Carbon–hydrogen bond activation facts for kids
Carbon–hydrogen bond activation or C-H activation is a reaction that breaks a carbon–hydrogen bond. Most times, the reaction involves organometallic complexes. The reaction path has coordination of a hydrocarbon to the inner-sphere of the metal atom (“M”). The reaction path includes either an intermediate “alkane or arene complex” or as a transition state leading to a "M-C" intermediate. The reaction path makes C-H activation different from other reactions. During the C-H breaking event the hydrocarbyl group remains linked in the inner-sphere and under the influence of the metal atom.
Chemists study C-H activation because for many years chemists believed that C-H bonds were unreactive. Both theoretical studies as well as experiments now show that C-H bonds can be broken. This is done by a nearby metal atom changing the electron distribution of the C-H bond (coordination). Much chemical research looks at the design and synthesis of new reagents and catalysts that can affect C-H activation. The goal of this research is the conversion of cheap and abundant alkanes into valuable functionalized organic compounds.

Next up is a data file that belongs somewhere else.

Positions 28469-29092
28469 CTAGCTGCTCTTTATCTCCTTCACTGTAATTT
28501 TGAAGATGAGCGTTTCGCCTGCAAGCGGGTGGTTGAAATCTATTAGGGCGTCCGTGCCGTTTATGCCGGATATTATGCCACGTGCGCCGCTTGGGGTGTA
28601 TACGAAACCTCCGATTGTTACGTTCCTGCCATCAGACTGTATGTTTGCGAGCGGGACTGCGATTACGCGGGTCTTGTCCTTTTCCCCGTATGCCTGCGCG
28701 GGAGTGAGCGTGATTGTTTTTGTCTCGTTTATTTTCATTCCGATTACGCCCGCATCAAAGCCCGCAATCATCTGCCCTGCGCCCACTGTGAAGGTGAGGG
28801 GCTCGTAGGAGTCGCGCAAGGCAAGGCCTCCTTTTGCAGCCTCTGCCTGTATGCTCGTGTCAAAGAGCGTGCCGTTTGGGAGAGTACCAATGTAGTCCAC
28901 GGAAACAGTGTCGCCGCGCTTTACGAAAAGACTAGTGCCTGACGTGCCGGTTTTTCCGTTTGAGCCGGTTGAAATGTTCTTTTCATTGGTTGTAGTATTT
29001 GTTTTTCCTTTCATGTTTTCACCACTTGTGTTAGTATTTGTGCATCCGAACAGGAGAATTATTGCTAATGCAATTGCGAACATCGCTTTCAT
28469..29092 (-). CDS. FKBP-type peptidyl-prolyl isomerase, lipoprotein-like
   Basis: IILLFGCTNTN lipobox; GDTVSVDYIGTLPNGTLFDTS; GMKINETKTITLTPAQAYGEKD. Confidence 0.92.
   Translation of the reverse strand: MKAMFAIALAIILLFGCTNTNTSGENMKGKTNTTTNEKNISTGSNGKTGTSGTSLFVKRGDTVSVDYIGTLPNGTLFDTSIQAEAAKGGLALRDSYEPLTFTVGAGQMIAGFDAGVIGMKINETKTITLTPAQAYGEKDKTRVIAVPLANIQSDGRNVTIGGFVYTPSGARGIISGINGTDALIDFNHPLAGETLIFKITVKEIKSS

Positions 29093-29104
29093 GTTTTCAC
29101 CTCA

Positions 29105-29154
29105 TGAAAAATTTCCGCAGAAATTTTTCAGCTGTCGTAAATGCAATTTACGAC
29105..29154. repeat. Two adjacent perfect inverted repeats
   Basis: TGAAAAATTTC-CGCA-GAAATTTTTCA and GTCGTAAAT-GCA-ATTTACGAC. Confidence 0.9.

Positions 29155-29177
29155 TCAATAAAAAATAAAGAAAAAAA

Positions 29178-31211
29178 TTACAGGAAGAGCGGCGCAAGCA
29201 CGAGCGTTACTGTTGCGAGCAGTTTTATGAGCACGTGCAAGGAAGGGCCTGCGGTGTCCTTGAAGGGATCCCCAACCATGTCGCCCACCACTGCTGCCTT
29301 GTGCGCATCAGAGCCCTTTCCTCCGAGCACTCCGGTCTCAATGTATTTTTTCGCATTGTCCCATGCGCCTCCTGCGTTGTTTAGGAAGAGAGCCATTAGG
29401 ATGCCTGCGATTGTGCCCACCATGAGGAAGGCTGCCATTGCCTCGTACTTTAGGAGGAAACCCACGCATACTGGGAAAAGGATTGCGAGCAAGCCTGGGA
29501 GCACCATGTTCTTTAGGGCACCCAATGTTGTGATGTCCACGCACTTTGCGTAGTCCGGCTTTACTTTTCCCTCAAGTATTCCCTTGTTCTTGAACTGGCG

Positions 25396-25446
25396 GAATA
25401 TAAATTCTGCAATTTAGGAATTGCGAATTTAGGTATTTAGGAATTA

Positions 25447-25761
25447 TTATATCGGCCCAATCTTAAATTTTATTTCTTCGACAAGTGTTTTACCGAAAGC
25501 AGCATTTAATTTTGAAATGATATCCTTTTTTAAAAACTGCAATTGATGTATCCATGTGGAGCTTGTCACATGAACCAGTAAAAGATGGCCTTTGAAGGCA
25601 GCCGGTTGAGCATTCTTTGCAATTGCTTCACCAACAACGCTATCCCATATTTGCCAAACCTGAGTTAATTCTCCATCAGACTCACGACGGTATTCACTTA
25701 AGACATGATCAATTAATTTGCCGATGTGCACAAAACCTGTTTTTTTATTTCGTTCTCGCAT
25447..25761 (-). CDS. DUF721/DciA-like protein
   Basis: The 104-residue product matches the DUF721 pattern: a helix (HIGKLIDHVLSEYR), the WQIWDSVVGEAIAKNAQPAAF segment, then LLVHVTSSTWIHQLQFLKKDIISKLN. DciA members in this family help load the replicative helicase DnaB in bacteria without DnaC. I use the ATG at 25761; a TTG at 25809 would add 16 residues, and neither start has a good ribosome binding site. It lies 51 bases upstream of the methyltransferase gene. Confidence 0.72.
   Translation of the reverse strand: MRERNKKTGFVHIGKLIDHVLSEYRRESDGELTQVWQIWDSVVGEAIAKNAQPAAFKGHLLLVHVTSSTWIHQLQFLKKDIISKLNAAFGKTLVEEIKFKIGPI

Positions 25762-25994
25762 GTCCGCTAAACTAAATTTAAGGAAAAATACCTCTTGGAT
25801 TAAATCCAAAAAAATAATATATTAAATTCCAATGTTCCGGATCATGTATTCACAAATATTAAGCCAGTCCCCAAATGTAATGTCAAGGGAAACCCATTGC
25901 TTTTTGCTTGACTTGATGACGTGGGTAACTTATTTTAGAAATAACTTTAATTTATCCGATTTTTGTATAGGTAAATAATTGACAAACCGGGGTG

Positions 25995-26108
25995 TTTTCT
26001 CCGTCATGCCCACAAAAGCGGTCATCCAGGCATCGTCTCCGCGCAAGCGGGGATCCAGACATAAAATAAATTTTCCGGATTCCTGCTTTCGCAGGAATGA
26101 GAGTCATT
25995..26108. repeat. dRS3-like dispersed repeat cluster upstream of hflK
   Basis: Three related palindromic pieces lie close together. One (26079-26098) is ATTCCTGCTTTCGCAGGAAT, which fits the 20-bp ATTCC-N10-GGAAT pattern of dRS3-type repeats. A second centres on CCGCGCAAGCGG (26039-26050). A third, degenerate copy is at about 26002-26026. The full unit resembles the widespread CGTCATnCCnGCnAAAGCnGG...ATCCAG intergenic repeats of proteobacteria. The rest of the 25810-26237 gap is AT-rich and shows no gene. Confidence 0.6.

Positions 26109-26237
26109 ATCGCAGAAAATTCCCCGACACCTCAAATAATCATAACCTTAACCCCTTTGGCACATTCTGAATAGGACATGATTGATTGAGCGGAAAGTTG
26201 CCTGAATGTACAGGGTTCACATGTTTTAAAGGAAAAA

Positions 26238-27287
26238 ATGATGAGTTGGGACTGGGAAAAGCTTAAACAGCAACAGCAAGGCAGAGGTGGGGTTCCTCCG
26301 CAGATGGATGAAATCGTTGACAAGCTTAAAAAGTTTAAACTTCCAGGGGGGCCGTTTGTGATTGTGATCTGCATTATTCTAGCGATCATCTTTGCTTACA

Historians say that Otto Dimroth discovered the first C-H activation reaction. In 1902, he reported that benzene reacted with mercury(II) acetate (See: organomercury), but some scholars do not view this reaction as being a C-H activation. Goldman & Goldberg later wrote, C-H activation looks like H-H activation: both can be achieved by electrophilic or oxidative addition. The first true C-H activation reaction was reported by Joseph Chatt in 1965 with insertion of a ruthenium atom ligated to dmpe in the C-H bond of naphthalene.
- Oxidative coupling of methane
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Carbon–hydrogen bond activation Facts for Kids. Kiddle Encyclopedia.